Naira under pressure as MPC decides on rate today
Nigeria’s embattled naira and the persistent rise in inflation will weigh heavily on the interest rate decision of the Monetary Policy Committee (MPC) meeting today in Abuja.
The naira touched a new low in both the official and parallel markets on Monday. While the currency crashed to N722 per dollar in the more-accessible parallel market, it slumped to N436 per dollar in the official market.
The depreciation of the naira followed rising demand for dollars for Business Travel Allowance, Personal Travel Allowance, and school fees by the end-users amid scarcity of the greenback.
“The MPC urgently needs to address the naira’s downward spiral with appropriate policy interventions to improve exports, harmonise rates and promote import substitution,” said Taiwo Oyedele, head of tax and corporate advisory services at PwC Nigeria.
The naira has now weakened by 21.74 percent against the dollar in the parallel market since the beginning of the year, compared with a 3.9 percent decline in the official market.
The sharp decline in the exchange rate has hurt manufacturers and small businesses that rely on imports. Some analysts are of the view that the Central Bank of Nigeria (CBN) may hike interest rates further as a way to lure foreign inflows into the country and ease the pressure on the naira.
Accelerating inflation is also seen influencing the decision of the MPC, with analysts polled by BusinessDay expecting further tightening of the monetary policy stance.
Godwin Emefiele, governor of the CBN, had said recently that the apex bank would continue to tighten its monetary policy stance if the rising inflation persisted.
“There is a high probability that the MPC will again raise interest rate by say 50 basis points to fight inflation, more so that the latest GDP growth rate shows improvement,” Ayodele Akinwumi, an analyst at FSDH Merchant Bank, said.
Nigeria’s headline inflation accelerated to the highest level in 17 years to 20.52 percent in August 2022, from 19.64 percent in the previous month.
Oyedele noted that the MPC has raised the benchmark interest rate by a combined 250 basis points just in the past few months.
He said: “However, this has not been able to slow down inflation essentially because the current inflation is, to a large extent, not due to excess money supply.
“Most of the existing policy responses focus on the demand side and not enough focus on the supply side. This creates market distortion which further discourages forex supply.”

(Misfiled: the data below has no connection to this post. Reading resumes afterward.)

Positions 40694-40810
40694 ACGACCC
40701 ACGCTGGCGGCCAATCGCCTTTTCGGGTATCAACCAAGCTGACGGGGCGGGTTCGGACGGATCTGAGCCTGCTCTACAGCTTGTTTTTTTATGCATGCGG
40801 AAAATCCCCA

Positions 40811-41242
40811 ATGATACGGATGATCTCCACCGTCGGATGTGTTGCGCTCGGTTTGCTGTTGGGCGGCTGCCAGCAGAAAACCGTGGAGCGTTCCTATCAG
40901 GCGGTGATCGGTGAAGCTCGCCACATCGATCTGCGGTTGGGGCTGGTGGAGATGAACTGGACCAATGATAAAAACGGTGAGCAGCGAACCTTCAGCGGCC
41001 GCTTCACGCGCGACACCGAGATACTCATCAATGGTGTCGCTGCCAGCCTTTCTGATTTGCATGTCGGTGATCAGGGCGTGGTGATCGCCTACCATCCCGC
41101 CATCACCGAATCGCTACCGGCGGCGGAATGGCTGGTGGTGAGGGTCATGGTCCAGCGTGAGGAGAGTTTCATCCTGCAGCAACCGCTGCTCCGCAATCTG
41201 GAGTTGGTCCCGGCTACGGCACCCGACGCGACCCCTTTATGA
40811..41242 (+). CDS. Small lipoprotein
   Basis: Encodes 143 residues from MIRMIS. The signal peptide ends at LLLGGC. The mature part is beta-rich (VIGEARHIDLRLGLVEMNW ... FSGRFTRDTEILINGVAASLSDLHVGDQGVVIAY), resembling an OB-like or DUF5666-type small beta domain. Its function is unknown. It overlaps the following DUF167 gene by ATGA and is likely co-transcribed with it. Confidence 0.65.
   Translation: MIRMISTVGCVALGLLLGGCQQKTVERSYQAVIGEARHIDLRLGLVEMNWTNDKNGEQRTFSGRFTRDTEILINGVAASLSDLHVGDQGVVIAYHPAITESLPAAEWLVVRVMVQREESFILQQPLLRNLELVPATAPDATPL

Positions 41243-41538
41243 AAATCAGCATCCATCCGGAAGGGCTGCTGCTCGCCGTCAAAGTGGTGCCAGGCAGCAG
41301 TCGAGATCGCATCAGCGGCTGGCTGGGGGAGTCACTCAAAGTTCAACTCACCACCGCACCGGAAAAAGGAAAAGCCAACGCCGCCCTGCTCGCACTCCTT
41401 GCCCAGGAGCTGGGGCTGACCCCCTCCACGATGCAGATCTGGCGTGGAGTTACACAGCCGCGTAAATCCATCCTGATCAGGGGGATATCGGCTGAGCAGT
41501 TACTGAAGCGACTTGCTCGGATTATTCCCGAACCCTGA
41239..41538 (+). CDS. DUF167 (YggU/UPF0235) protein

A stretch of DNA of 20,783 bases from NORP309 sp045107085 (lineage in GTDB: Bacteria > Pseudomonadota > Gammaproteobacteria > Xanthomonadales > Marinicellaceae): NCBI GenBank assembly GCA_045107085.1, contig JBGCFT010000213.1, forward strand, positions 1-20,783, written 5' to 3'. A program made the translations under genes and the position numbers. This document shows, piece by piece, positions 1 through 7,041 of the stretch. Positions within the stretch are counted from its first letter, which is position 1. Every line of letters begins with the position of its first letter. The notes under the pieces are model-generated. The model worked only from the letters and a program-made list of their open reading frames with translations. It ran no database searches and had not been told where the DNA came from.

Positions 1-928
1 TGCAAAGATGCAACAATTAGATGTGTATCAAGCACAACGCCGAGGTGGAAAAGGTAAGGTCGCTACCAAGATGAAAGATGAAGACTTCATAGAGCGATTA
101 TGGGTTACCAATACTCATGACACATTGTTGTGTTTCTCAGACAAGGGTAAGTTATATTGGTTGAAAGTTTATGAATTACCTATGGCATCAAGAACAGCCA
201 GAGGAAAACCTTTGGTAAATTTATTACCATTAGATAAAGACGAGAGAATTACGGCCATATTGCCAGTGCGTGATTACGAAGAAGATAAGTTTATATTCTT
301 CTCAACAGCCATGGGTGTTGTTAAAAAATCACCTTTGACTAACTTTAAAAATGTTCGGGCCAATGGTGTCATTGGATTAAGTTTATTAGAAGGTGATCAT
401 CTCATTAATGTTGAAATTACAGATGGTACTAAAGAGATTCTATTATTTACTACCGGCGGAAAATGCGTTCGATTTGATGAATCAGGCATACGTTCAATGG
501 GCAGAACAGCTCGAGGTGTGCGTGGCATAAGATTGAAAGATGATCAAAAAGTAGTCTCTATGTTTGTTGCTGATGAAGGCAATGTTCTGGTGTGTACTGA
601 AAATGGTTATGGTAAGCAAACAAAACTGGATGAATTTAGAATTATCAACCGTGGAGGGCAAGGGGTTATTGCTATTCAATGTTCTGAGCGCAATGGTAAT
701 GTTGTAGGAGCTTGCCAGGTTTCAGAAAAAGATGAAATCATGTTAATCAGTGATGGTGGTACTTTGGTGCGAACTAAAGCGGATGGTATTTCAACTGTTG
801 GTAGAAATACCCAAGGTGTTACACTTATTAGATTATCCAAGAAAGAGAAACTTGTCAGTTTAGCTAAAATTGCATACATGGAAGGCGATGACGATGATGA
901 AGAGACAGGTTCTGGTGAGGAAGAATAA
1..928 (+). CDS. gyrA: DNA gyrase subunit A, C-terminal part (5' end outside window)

Jerome Powell, chair of the US Federal Reserve, on September 21, 2022, announced a third consecutive “jumbo” 0.75 percentage point rate hike to rein in inflation.
The Fed’s decision to increase interest rate is to curb the rising inflation, which is at a 40-year high.
The consumers’ actions to the rising interest rate will cause the economy to cool off and to enter into a recession, according to Ayodele Akinwunmi, relationship manager, corporate banking at FSDH Merchant Bank Limited.
“There is a high probability that the MPC will again raise the interest rate this week by say 0.5 percent also to fight inflation, more so that the latest GDP growth rate shows improvement,” he said.
Patrick Njoroge, Kenya’s Central Bank, said Fed’s decision may push the global economy into recession.
The CBN had on July 19, 2022 tightened its benchmark interest rate by 100 basis points to 14 percent, the second straight raise this year to curtail rising inflation.
“The CBN has hiked rates twice in the last two MPC meetings. Yet, inflationary pressure has not abated. If anything, it has intensified. Evidently, our inflationary conditions are not credit driven,” said Muda Yusuf, CEO/founder of Centre for the Promotion of Private Enterprise.
According to him, private sector credit as a percentage of GDP is just about 12 percent, one of the lowest in the world.
He said: “This ratio is over 120 percent in South Africa, and over 200 percent in the USA. It shows the degree to which the banking sector is disconnected from the economy. We cannot have a tightening policy in an economy grappling with fragile growth and high unemployment.
“The credit conditions are already very tight. Cash Reserve Requirement (CRR) is at 27.5 percent, one of the highest globally. Effective CRR for some banks is about 50 percent or even more. Liquidity ratio is 30 percent. MPR is 14 percent. These restraining thresholds are already on the high side. Financial intermediation is already being considerably impeded.”
Yusuf was concerned that investors with credit exposure to the banks were already groaning over hike in interest rates on the back of the increases in MPR over the last two MPC meetings.
“This is of course in addition to the cost pressures driven by the forex crisis and the soaring energy cost. It will not be in the interest of the economy for the CBN to hike rates at its next MPC meeting,” he said.
Bismarck Rewane, managing director/chief executive officer of Financial Derivatives Company Limited, said the CBN is likely to allow an adjustment at the I&E window towards N440/$, adding that it would increase forex supply at the window.